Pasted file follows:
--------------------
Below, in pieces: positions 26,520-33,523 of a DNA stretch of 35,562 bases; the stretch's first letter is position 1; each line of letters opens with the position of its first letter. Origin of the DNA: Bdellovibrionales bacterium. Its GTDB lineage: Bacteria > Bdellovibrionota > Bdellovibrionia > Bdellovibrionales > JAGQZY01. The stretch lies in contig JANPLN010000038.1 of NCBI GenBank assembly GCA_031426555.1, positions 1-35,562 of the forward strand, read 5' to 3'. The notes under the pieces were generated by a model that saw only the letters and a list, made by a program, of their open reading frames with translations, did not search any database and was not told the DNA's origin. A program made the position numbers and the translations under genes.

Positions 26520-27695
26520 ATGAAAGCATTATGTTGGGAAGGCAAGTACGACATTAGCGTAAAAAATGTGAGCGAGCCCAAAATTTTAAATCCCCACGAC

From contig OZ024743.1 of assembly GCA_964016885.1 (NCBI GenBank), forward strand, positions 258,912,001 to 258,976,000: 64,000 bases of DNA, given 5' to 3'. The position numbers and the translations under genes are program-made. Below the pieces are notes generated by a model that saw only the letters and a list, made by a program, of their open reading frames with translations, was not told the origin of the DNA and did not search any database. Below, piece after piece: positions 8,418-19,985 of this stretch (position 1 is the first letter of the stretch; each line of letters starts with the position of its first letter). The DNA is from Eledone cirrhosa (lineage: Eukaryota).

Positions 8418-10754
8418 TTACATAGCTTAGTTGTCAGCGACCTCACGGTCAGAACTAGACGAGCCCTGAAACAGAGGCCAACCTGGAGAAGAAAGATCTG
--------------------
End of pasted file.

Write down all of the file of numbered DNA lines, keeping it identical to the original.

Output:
Below, in pieces: positions 26,520-33,523 of a DNA stretch of 35,562 bases; the stretch's first letter is position 1; each line of letters opens with the position of its first letter. Origin of the DNA: Bdellovibrionales bacterium. Its GTDB lineage: Bacteria > Bdellovibrionota > Bdellovibrionia > Bdellovibrionales > JAGQZY01. The stretch lies in contig JANPLN010000038.1 of NCBI GenBank assembly GCA_031426555.1, positions 1-35,562 of the forward strand, read 5' to 3'. The notes under the pieces were generated by a model that saw only the letters and a list, made by a program, of their open reading frames with translations, did not search any database and was not told the DNA's origin. A program made the position numbers and the translations under genes.

Positions 26520-27695
26520 ATGAAAGCATTATGTTGGGAAGGCAAGTACGACATTAGCGTAAAAAATGTGAGCGAGCCCAAAATTTTAAATCCCCACGAC

From contig OZ024743.1 of assembly GCA_964016885.1 (NCBI GenBank), forward strand, positions 258,912,001 to 258,976,000: 64,000 bases of DNA, given 5' to 3'. The position numbers and the translations under genes are program-made. Below the pieces are notes generated by a model that saw only the letters and a list, made by a program, of their open reading frames with translations, was not told the origin of the DNA and did not search any database. Below, piece after piece: positions 8,418-19,985 of this stretch (position 1 is the first letter of the stretch; each line of letters starts with the position of its first letter). The DNA is from Eledone cirrhosa (lineage: Eukaryota).

Positions 8418-10754
8418 TTACATAGCTTAGTTGTCAGCGACCTCACGGTCAGAACTAGACGAGCCCTGAAACAGAGGCCAACCTGGAGAAGAAAGATCTG